5 Good Reasons Why Small Businesses Fail

The term “dog eat dog” is a gross understatement when applying it to small businesses. A mind boggling fact: 80% of all small businesses will fail within the first few years of operation. This is a very sobering statistic, even if you’re not trying to run a small business.

When you open it up and examine what a small business is, you find that it’s truly the life-force driving a capitalist environment. Excessive greed aside, small business is a staple of any solid economy, and more should be done to ensure they do not fail. But, fail they do, and in no particular order, the top-5 reasons small businesses sometimes don’t make it…

One: No niche is a bad niche. Some businesses have trouble developing a customer base. These “niche” markets are essential in the success of any business, big or small, and whether you have an online business or run a land-based institution, having a customer niche is important. A niche must be catered to. For example, if you’re hoping to appeal to the Emo/Goth crowd with your clothing store, then having sporadic racks of I-Love-Hippies clothing will not do. A niche of any kind allows a small business to compete with a big business. Your niche will ultimately choose your business – but it’s up to the business owner to go after the niche.

Two: Looking for loot in all the wrong places. If you’ve just opened a business solely for money, then you’re probably going to fail. “Why,” you ask. It’s because you’re only worried about profit – you’ll cut corners and do whatever’s necessary to earn a buck. Conversely, if you opened a small business for other reasons, let’s say, a small sandwich shop because you love making sandwiches, more goes into your business and money isn’t the 500-pound elephant.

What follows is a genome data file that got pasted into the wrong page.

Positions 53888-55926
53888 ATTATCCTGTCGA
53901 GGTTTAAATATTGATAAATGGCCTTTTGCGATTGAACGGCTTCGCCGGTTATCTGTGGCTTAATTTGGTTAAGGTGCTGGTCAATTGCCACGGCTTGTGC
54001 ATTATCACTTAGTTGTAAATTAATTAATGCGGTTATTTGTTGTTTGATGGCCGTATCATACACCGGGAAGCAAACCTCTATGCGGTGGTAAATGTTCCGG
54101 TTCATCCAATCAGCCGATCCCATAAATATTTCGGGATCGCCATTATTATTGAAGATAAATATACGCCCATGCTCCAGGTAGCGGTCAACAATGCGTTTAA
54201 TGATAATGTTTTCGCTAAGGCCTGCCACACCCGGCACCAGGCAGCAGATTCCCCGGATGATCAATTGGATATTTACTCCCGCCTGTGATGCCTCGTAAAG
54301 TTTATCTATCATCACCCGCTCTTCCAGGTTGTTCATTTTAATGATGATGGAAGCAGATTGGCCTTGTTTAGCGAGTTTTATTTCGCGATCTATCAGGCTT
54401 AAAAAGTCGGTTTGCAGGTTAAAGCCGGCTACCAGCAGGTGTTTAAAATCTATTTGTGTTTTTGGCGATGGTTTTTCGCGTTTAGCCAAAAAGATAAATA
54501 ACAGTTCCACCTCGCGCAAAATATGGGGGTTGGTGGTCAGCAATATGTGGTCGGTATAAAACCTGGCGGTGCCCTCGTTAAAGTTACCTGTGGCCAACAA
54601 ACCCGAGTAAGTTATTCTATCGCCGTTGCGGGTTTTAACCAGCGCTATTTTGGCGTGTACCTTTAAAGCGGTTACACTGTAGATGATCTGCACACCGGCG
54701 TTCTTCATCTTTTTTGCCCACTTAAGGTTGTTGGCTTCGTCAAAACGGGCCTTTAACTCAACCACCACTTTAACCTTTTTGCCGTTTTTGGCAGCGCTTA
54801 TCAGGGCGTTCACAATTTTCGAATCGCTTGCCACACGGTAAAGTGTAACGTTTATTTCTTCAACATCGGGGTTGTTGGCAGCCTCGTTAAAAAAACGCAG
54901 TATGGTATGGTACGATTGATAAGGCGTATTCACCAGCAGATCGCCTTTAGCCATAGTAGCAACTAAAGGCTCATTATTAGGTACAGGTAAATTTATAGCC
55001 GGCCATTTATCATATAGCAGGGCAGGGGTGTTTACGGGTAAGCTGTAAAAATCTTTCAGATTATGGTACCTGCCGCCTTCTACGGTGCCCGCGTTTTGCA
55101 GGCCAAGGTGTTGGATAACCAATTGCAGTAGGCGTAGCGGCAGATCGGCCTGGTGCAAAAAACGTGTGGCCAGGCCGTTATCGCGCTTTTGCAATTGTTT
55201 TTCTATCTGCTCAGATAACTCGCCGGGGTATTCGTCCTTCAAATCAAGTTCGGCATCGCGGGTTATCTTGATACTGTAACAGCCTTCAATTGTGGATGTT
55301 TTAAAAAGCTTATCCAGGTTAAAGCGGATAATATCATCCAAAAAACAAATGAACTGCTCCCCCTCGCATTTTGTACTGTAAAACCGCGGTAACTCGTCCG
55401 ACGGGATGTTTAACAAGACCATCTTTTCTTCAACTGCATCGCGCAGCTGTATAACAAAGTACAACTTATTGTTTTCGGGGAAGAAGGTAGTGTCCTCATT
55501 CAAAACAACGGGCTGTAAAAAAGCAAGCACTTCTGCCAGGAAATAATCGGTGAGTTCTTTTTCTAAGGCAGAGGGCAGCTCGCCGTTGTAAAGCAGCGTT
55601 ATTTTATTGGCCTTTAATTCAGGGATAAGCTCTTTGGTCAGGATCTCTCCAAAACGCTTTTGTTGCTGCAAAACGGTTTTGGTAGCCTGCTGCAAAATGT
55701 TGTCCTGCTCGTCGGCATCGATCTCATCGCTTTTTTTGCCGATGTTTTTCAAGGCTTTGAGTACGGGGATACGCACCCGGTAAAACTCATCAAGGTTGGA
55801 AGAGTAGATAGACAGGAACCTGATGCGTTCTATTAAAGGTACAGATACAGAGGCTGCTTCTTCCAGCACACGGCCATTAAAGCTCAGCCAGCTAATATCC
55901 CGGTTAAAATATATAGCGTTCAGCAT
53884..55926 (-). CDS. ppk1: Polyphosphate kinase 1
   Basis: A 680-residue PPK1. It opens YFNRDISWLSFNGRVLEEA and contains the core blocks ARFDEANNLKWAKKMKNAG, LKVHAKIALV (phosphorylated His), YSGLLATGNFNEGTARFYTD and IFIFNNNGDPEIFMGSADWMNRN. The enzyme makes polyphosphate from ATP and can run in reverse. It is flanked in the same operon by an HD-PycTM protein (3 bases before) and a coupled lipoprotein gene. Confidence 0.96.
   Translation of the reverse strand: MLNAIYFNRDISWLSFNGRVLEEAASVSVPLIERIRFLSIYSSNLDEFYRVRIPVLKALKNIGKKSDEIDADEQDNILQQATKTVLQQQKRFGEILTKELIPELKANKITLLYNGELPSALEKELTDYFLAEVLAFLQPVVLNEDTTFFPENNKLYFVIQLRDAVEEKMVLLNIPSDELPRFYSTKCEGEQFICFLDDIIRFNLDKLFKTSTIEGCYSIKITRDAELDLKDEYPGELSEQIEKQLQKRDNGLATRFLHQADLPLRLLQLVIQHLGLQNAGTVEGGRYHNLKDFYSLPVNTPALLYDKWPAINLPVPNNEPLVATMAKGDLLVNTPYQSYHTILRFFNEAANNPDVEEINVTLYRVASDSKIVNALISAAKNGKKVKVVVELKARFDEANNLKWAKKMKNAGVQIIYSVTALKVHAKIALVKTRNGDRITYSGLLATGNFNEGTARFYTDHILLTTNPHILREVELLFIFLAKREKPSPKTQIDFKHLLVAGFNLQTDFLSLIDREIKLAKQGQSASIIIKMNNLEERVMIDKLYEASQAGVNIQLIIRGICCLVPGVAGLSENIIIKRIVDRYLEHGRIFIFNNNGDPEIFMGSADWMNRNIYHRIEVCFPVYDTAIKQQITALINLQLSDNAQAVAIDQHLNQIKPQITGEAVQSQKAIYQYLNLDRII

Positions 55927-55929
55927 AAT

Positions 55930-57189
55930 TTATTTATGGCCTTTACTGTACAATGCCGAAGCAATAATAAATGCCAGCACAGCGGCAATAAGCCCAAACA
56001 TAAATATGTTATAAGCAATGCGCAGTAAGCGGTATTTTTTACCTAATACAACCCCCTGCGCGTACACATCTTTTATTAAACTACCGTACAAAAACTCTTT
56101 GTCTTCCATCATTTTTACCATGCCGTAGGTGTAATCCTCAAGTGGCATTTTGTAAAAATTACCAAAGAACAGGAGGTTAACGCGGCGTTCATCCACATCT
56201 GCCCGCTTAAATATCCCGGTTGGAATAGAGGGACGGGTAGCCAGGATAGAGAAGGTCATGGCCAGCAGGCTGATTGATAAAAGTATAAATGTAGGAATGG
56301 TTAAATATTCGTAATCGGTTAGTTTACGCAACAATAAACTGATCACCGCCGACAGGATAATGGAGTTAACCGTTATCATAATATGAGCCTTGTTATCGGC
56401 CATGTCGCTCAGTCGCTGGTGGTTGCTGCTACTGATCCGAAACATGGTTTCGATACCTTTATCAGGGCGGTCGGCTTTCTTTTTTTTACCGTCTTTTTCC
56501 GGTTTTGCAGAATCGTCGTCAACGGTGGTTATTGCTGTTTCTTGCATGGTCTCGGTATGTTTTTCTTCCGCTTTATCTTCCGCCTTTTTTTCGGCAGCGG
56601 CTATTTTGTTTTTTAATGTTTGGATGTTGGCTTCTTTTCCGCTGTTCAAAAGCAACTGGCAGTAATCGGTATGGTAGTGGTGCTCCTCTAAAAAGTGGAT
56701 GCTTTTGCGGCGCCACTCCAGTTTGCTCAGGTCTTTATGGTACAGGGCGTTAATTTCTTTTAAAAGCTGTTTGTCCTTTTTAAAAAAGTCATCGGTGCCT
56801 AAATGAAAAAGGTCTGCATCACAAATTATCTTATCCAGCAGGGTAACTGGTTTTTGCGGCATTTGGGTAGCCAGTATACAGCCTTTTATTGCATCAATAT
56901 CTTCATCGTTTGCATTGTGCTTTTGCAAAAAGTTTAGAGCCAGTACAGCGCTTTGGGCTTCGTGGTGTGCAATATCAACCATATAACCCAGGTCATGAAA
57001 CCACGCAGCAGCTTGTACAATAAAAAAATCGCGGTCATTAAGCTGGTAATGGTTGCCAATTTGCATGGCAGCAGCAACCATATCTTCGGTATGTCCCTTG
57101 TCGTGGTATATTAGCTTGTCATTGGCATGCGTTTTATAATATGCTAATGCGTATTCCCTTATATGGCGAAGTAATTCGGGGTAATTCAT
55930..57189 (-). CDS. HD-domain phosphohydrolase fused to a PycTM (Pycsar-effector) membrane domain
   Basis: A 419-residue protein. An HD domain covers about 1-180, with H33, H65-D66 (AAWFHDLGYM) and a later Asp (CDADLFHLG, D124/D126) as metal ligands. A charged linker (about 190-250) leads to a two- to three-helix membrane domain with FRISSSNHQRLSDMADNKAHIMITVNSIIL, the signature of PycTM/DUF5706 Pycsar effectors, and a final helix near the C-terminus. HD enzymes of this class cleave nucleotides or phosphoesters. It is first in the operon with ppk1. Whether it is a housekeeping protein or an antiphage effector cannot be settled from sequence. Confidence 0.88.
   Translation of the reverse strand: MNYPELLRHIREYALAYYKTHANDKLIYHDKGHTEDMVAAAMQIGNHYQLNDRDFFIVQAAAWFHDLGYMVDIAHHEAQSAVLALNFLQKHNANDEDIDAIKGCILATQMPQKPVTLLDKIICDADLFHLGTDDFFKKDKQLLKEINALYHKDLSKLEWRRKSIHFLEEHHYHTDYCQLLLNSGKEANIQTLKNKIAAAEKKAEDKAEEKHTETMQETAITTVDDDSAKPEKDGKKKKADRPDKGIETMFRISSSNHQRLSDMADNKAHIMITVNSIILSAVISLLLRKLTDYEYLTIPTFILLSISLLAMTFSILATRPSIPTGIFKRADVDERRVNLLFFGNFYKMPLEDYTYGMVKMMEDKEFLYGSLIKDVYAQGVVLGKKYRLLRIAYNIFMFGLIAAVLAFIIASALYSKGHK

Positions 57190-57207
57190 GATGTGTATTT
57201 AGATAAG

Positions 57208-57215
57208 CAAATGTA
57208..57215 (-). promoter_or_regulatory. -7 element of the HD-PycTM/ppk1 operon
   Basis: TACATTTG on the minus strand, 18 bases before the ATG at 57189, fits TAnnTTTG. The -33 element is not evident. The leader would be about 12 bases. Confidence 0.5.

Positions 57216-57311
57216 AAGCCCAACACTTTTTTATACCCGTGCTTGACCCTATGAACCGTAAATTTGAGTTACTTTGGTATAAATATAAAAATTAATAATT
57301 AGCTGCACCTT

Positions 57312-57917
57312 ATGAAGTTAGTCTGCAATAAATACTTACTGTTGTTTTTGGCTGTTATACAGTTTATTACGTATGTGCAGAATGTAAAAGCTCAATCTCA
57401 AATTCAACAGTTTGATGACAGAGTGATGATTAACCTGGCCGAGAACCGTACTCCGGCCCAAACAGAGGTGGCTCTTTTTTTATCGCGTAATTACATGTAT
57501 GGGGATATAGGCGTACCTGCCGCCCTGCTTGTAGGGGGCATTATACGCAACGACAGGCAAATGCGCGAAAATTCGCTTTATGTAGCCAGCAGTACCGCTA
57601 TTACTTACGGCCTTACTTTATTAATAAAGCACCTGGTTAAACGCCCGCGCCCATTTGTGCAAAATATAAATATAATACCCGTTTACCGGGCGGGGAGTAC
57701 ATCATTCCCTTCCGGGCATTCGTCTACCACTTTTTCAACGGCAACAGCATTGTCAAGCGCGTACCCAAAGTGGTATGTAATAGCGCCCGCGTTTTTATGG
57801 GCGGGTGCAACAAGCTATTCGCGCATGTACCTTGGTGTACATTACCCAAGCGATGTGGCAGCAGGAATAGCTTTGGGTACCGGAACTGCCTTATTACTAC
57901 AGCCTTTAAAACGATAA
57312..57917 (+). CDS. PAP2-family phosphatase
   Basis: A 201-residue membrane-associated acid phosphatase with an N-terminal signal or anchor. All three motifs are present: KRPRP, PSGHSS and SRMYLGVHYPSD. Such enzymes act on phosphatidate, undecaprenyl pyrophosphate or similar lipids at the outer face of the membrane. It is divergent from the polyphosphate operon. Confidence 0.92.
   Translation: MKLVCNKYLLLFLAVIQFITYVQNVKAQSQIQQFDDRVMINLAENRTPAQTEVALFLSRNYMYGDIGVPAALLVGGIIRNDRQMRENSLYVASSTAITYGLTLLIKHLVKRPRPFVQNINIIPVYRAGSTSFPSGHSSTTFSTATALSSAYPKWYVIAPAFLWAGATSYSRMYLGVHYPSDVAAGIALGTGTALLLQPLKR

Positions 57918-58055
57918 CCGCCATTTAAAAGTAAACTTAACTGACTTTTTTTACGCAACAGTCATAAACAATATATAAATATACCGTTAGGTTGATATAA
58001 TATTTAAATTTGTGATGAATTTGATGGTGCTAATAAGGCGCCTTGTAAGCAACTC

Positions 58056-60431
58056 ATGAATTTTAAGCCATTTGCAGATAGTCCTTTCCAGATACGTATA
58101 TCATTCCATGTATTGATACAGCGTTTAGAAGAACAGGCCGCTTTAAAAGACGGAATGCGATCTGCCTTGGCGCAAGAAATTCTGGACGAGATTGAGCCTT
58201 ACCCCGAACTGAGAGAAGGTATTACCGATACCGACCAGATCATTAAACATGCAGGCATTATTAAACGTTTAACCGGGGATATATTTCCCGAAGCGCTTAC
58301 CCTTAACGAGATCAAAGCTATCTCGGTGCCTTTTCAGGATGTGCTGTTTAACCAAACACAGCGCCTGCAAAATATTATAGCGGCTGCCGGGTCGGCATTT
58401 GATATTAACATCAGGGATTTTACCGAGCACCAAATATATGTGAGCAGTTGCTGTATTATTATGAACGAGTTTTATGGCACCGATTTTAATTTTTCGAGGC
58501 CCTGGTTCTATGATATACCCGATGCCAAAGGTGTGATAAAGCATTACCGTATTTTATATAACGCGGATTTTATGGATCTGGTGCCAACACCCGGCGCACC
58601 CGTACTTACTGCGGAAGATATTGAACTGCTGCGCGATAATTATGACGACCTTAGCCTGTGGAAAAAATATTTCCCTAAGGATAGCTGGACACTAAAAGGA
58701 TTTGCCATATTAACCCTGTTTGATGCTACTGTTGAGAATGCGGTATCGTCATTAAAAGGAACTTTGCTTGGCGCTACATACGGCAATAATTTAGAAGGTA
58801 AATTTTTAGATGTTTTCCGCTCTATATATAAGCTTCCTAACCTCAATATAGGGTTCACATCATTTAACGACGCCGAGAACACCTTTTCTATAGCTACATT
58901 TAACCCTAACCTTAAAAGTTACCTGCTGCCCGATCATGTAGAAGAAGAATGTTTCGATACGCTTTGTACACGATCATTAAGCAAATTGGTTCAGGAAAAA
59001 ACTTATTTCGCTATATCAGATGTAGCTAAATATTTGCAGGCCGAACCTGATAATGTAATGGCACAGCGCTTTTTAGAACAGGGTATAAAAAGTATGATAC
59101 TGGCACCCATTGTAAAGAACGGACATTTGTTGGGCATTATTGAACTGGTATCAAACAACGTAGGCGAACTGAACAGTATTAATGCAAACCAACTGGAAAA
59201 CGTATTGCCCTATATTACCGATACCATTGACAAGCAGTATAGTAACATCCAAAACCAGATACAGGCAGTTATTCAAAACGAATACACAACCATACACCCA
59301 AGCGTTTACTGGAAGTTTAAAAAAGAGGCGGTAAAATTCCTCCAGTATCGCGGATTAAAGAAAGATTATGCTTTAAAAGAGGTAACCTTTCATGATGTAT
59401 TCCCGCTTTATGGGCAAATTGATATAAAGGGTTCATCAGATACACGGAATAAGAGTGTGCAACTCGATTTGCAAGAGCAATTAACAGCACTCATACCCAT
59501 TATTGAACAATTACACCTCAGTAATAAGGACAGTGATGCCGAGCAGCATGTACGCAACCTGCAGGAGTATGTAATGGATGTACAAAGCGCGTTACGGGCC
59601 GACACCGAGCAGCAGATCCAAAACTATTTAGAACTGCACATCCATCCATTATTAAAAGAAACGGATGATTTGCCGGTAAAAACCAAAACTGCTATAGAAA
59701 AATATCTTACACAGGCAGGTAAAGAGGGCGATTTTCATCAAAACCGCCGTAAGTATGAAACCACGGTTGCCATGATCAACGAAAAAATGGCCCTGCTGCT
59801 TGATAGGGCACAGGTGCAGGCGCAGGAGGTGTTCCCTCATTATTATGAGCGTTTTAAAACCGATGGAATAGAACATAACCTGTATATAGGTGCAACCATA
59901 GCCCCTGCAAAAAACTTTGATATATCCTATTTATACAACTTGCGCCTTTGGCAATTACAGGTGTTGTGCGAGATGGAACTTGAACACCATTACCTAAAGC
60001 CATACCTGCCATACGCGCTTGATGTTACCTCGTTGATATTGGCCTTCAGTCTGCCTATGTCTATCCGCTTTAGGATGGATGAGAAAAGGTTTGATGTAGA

Three: Locate the right location. In high-school business class we’re taught that location is a key to success. The right location is essential, and therefore, the wrong location is the number-three business killer. You have to set up shop where the customers are located; where traffic and accessibility are minor concerns; where you’re not in stiff competition with other businesses; where you can target your niche, and hopefully brand your business in the early stages.

Four: The leap of faith. You may think your heart is in the right place but faith and thought are two separate things. A lot of planning needs to go into your business. It is critical to have a plan in place from day one. If not, you can kiss that business goodbye before the grand opening. Consider a team to help you plan every conceivable detail, which leads us to number five…

Five: Putting an I in “team.” Don’t start a business all by your lonesome – that is, unless you crave failure. Put together a team of people, that don’t necessarily have to be paid-for-and-bought professionals, to help you along with the process. The saying, “Two heads are better than one” applies here, even if it’s the opinion of some family members. You need help with details that you may have overlooked and more often than not, other people offer different perspectives that may be interesting avenues to pursue.

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